Psoriasis is a chronic inflammatory skin disease characterized by relapsing episodic inflammatory attacks. It is also associated with an increased prevalence of diabetes mellitus, hyperlipoproteinemia, hyperuricemia, and occlusive vascular involvement.1 During different phases of the disease, many of the cytokines and other inflammatory mediators derived from inflammatory cells, including macrophages and T lymphocytes, are released.2 The secretion rate of those mediators depends on the severity and duration of the cells. These events may be one of the factors responsible for the development of the previously mentioned disorders associated with psoriasis, and they also may affect the prognosis of the disease.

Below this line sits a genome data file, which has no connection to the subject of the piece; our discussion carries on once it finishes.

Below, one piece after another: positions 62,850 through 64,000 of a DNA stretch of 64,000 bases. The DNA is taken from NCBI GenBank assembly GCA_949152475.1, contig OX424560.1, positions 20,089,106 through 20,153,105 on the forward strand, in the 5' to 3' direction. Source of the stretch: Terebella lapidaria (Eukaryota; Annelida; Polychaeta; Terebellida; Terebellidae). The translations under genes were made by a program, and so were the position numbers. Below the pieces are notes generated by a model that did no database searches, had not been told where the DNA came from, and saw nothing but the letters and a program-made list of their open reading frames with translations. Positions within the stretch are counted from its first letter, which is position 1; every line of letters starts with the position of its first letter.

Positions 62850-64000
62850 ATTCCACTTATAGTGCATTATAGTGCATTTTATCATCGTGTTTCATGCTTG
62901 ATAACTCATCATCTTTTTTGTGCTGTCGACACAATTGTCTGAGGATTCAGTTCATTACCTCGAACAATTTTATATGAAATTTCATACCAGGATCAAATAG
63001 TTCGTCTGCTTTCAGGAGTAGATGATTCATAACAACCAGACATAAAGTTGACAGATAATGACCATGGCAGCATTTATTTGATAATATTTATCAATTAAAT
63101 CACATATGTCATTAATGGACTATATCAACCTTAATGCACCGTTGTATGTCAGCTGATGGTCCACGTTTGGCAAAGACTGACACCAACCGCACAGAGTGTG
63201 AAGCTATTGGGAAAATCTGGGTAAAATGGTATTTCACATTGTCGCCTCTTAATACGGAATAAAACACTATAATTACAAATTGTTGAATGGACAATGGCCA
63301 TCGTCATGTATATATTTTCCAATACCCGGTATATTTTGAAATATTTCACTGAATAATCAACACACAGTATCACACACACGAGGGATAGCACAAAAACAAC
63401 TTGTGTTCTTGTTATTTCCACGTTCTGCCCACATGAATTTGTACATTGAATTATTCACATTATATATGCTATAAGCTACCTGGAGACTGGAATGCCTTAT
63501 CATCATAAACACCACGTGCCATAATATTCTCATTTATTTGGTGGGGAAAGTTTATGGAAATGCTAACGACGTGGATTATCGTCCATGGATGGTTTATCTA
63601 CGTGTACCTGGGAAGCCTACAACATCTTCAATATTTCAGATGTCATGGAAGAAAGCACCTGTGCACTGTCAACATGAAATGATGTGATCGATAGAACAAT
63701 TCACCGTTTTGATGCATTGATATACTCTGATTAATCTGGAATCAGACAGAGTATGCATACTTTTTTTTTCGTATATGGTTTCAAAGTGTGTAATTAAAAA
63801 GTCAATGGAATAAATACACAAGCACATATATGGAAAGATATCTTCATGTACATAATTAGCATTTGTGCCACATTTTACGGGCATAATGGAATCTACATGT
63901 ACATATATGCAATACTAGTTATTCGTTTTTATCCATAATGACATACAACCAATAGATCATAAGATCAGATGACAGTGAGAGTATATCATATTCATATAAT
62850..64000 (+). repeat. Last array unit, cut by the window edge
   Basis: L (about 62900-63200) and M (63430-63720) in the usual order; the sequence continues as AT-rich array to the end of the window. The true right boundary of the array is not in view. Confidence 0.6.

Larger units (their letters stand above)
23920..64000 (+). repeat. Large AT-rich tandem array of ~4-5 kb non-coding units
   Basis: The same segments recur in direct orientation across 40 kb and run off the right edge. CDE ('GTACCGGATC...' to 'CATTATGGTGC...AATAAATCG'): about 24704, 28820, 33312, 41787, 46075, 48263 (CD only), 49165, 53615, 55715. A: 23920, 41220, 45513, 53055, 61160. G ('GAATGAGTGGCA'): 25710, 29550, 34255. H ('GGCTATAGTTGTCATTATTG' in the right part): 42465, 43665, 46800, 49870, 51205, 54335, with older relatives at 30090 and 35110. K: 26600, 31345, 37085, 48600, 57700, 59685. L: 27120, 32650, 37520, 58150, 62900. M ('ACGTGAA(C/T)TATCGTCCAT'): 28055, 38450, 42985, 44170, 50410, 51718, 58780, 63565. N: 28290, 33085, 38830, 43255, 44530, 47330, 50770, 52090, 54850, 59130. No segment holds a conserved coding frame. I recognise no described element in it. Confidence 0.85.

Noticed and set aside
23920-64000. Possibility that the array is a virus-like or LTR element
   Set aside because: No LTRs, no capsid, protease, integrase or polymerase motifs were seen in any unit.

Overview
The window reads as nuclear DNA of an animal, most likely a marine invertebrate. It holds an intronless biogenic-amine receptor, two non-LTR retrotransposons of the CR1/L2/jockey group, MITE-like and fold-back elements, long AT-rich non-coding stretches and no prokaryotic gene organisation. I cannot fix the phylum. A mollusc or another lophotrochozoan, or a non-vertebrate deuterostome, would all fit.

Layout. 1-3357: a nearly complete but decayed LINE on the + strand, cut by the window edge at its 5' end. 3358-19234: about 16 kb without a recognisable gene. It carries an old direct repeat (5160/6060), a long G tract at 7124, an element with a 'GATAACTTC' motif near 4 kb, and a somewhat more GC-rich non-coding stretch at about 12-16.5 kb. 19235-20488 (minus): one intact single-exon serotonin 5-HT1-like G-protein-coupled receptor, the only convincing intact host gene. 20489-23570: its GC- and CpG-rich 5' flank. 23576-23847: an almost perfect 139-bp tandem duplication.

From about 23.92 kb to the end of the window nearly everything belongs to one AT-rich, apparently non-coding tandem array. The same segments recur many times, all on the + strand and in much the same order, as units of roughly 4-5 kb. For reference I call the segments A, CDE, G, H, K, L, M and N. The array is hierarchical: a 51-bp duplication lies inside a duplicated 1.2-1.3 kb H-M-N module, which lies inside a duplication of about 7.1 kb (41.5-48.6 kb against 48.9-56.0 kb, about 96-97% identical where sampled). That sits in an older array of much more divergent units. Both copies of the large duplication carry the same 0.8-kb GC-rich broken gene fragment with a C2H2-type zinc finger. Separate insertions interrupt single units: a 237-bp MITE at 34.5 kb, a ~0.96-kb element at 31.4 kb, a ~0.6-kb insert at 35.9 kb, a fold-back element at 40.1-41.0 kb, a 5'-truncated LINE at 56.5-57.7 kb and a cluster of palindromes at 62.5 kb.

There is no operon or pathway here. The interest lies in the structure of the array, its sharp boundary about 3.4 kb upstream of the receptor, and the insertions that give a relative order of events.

One of the mediators, the nitric oxide (NO) radical, is increasingly recognized as an important intracellular and intercellular messenger.3 A role for NO has been implicated in a variety of biological processes associated with increased circulating concentrations of cytokines and endotoxin. Whereas interleukin-1, interleukin-6, interleukin-8, tumor necrosis
Örem A, Aliyazicioglu R, Kiran E, Vanizor B, Çimnocodeit G, Deger O. The Relationship Between Nitric Oxide Production and Activity of the Disease in Patients With Psoriasis. Arch Dermatol. 1997;133(12):1606–1607. doi:10.1001/archderm.1997.03890480132027
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